Narrow the Road

Yesterday Tom and I returned to the evening service at First Presbyterian in Fort Oglethorpe.  Rev. Allen’s sermon that morning had been on Matthew 7:13-14 and during the evening service he asked us to gather in small groups to discuss what he had said about the passage and what we thought about it.  Several people in our group had taken extensive notes so we had a pretty good idea of the message by the end of our discussion.

Enter through the narrow gate. For wide is the gate and broad is the road that leads to destruction, and many enter through it. But small is the gate and narrow the road that leads to life, and only a few find it”  (Matthew 7:13-14).  I have to admit that these verses have never been among my favorites.  I memorized them when I was a teenager but they seemed very restrictive and forbidding.  I always envisioned masses of people trudging along a road with only a few taking the high road that leads to Jesus.  And if you chose the high road, you immediately had a huge and heavy cross laid over your shoulders that you had to carry along the steep and narrow path.

I have carried that image throughout my ministry and, even though I agree with the verses, I avoided wrestling with them or thinking about them too much.  In 30 years of ministry, I only preached on them once.  I don’t want to scare people into heaven; I want to love them into Jesus.

But listening to the discussion last night gave me new insight on these verses (exactly what worship and Bible study are supposed to do).  I had always focused on the restrictions in these verses –  narrow, small, few – as if God was hand-picking a few “lucky” people to travel over a very hard road to heaven while the majority traveled on the broad, easy road that leads to hell.  But what if these verses are really about opportunity instead of restriction?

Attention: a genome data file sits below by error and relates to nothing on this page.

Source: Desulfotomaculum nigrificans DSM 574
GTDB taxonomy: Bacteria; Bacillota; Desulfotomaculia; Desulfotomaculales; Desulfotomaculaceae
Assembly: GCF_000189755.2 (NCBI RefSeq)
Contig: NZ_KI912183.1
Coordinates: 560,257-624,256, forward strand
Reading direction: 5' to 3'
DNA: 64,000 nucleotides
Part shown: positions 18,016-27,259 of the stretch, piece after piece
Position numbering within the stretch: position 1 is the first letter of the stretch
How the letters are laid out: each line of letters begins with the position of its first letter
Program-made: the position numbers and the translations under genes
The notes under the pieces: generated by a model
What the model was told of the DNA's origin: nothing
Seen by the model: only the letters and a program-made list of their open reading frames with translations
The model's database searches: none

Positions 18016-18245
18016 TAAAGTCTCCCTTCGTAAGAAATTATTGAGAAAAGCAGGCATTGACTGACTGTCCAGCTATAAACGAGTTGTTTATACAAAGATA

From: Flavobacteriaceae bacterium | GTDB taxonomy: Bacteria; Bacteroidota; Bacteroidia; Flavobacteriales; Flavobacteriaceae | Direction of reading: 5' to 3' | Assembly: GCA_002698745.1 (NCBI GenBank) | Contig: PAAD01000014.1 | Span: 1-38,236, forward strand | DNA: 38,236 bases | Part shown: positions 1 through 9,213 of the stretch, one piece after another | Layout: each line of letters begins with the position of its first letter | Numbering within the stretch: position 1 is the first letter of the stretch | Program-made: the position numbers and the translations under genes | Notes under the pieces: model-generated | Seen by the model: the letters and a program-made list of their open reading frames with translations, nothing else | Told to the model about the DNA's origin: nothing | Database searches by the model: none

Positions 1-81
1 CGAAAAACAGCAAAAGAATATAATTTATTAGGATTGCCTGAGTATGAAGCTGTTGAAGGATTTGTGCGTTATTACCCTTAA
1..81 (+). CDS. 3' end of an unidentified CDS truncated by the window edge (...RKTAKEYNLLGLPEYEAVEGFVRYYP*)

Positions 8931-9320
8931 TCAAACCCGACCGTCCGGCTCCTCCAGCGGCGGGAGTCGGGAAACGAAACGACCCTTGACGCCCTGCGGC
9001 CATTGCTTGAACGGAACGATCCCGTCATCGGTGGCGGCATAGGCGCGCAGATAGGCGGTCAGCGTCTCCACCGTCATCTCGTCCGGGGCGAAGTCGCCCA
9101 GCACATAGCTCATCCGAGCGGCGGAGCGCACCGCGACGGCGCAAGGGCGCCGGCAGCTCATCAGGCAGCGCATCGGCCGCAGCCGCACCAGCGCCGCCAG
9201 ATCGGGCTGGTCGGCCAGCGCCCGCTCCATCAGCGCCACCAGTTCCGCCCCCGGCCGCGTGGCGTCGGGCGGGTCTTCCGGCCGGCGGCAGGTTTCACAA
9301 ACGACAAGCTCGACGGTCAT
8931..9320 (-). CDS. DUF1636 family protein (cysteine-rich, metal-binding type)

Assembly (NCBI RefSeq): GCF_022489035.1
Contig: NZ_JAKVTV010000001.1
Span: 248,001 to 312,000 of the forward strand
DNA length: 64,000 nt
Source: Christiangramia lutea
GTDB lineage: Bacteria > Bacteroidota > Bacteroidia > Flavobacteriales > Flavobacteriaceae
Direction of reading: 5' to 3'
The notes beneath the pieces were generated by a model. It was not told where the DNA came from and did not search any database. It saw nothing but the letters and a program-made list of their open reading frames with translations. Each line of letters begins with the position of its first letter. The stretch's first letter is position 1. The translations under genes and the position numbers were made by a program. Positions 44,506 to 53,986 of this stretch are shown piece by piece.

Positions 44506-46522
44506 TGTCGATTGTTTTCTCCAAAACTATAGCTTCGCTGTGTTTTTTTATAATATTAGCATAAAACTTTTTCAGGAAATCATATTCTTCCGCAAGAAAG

Imagine that same broad road with everyone trudging along it.  The road is wide, easy, and seems to be the way that everyone is

One of Thomas Kinkade's evocative paintings
One of Thomas Kinkade’s evocative paintings

going.  Now imagine Jesus standing at a little open gate, inviting everyone who passes by to come in. “Come in – this is the way to go!  Come in and walk with me!  Come this way and know my life, my joy, my love, my grace.”  But most people just keep walking by.  Why?  “No one else is going that way.”  “It looks harder than this way.”  “We don’t want to think too much about it.” “It looks too good to be true.”  “What gate?”  We ignore Jesus’s invitation and then we blame God for being exclusive and restrictive.  The road isn’t narrow because God has made it that way.  The road is narrow because so few of us choose to take it.

Yes, “narrow the road” and sometimes it is a hard path.  Sometimes we have to make choices for God and away from ourselves.  Sometimes we have to give up something that we have valued or invested in.  But what is any of that compared to what we gain when we choose the narrow road, when we choose Jesus?  What we gain is so much greater than anything we may lose or give up.  Joy, love, grace, eternal life.  The sacrifices are so small compared to what we gain.

What if we take these words from Matthew 7 and add them to some words Jesus speaks just a few chapters later?  “Enter through the narrow gate. For wide is the gate and broad is the road that leads to destruction, and many enter through it. But small is the gate and narrow the road that leads to life, and only a few find it”  “For my yoke is easy and my burden is light” (Matthew 11:30).  Narrow the road that leads to life but take it anyway and you will find that the “burden” of the cross is light and love and joy.

 

  • Kristine Moye

    Reading about your hikes helps me understand this verse: The main path is wide, worn, easy to navigate, even paved sometimes. There are many things to do and see along the path and plenty of people to keep you company. When you get to the end of the path, it is just that, the end. Nothing else. But there is another path. You can barely see it through the thick brush because so few people have found it. It’s harder to walk on, bumpy and lumpy. It can be an exhausting. There aren’t always shiny things to keep your interest or treats along the way. No crowds of people…it feels lonely, even scary at times; no wonder so few go that way. But then you get to the end of that narrow path and what glory and beauty! Everlasting joy, everlasting life! Thank you Jesus for inviting me down that narrow path. Every now and again the paths cross and I am so tempted to follow the crowds down that wide open trail, that worn out easy way. But I trust You and trust that Your way is the right way. That walking the road less traveled with You, no matter how bumpy and lumpy, will have a beautiful end that will be just the beginning.

    • revkaren54

      Amen Kris! Tell Pastor Joe you are ready to preach!